If you bought a PC in the past few months, and it had a "Vista Capable"
    sticker on it, it should be able to run at least Home Basic. If it was
    labeled "Premium Ready," it should be able to handle Premium and probably

    Microsoft says that Home Basic can run on a PC with half a gigabyte of
    memory and that Premium and Ultimate will work on a PC with one gigabyte of
    memory. I strongly advise doubling those numbers. To get all the features of
    Vista, you should have two gigabytes of memory, far more than most people

    Even more important is your graphics card, a component most people know
    little about. Home Basic can run on almost any graphics system. But Premium
    and Ultimate will need a powerful, modern graphics system to run well.

    I tested Vista on three computers. On a new, top-of-the-line Hewlett-Packard
    laptop, with Vista preinstalled, it worked smoothly and quickly. It was a

    On a three-year-old H-P desktop, a Vista upgrade installed itself fine. But
    even though this computer had a full gigabyte of memory and what was once a
    high-end graphics card, Vista Ultimate reverted to the Basic user interface.
    And even then, it ran so slowly and unsteadily as to make the PC essentially

    The third machine was a new, small Dell XPS M1210 laptop. In general, Vista
    ran smoothly and well on this Dell, but some operations were annoyingly
    slow, including creating a new message in the built-in Windows Mail program.
    This surprised me, because the Dell had two gigabytes of memory and a fast

    Microsoft says Vista is much more secure than any other operating system.
    But this is hard to prove, especially at the beginning of its life, when few
    hackers and malefactors have access to it. One visible security feature asks
    for your permission before you do potentially dangerous tasks, like
    installing new software. This is a good thing, and it's been on the
    Macintosh for years. But unlike the Mac version, the Vista version of this
    permission feature doesn't necessarily require you to type in a password, so
    a stranger or a child using your PC could grant permission for something you
    yourself might not allow.

    Vista also has built-in parental controls so you can restrict what a child
    can do on the computer. This is also already on the Macintosh, though the
    Vista controls are more elaborate.

    Microsoft includes a free antispyware program in Vista, called Windows
    Defender. But PC Magazine regards it as inferior to paid programs like Spy
    Sweeper and Spy Doctor. So you may want to buy one of these. You should also
    buy an antivirus program, which isn't included.

    User Interface
    The new Aero interface is lovely, and it makes using a PC more pleasant and
    efficient. It apes some elements on the Macintosh but retains a distinct
    look and feel. Icons of folders look three dimensional, and they pop. Most
    file icons are thumbnails that show a tiny preview of the underlying

    Like the rest of Vista, the Start Menu has a prettier, more refined look.
    The old hourglass icon that appeared during delays has been replaced by a
    gleaming, spinning blue circle. The cutesy names for standard folders, like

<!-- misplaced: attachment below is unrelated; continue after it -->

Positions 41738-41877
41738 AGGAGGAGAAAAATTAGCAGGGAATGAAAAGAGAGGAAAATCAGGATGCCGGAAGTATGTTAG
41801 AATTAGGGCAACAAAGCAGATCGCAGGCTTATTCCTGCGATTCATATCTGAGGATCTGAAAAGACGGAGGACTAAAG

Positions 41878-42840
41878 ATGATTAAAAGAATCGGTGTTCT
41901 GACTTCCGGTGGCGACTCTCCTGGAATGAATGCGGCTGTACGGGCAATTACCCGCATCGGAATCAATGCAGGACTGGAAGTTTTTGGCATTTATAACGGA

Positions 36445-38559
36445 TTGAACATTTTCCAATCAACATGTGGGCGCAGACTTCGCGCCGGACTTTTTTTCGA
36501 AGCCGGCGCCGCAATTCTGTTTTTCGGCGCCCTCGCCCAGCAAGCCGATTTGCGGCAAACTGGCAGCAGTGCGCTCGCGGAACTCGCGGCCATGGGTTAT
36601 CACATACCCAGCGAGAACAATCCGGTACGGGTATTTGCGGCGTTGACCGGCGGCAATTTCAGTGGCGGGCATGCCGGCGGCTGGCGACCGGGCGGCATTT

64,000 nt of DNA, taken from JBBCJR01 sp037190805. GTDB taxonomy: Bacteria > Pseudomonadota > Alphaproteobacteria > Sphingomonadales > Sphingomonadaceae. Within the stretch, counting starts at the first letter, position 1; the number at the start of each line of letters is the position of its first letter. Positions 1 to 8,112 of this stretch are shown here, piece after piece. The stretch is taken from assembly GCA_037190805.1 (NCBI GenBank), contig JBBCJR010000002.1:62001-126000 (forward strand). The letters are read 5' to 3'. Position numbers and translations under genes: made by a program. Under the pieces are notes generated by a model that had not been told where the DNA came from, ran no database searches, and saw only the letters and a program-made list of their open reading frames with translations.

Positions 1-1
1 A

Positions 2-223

"My Pictures," have been changed to simpler ones, like "Pictures."

    As on the Mac, you can now drag favorite folders into a list at the left of
    open windows, so it's easy to get to them.

    A new feature called Flip 3D shows a 3D view of all the programs you're
    running and lets you scroll through them. It's like the Mac's excellent
    Exposé feature, though not quite as handy.

    Another new feature, called the Sidebar, is a vertical strip at the side of
    the screen that can contain tiny programs, called Gadgets, displaying things
    like favorite photos, news headlines, stock prices and the weather. Once
    again, this is awfully similar to a Macintosh feature called Dashboard,
    which displays tiny programs called Widgets.

    Some familiar Windows features have new names. The old Display control
    panel, where you chose screen savers and desktop pictures, is now called
    Personalization. The Add or Remove Programs control panel is now called
    Programs and Features.

    Like the Mac, Windows now has rapid, universal, built-in search, a very
    welcome thing. The main search box is contained at the bottom of the Start
    menu, and it works well. Other search boxes appear in every open window.

    You can also save searches as virtual folders, which will keep collecting
    files that meet your search criteria. This is another feature introduced
    earlier by Apple.

    Built-In Programs
    The Outlook Express email program has been given a face-lift and renamed
    Windows Mail. But it's pretty much the same, except for a new junk-mail
    filter. The Windows Address Book has been renamed Windows Contacts and,
    oddly, turned into a sort of file folder.

    The latest version of the Internet Explorer Web browser, with tabbed
    browsing, is included, though it's also available for Windows XP.

    As on the Mac, Windows now has a nice, centralized Calendar program. And
    there's a new photo-organizing program, Windows Photo Gallery, but it's
    inferior to Apple's iPhoto because it doesn't allow you to create photo
    books, or add music to slide shows. There's also a pretty rudimentary
    DVD-burning program.

    The familiar WordPad program can no longer open Microsoft Word files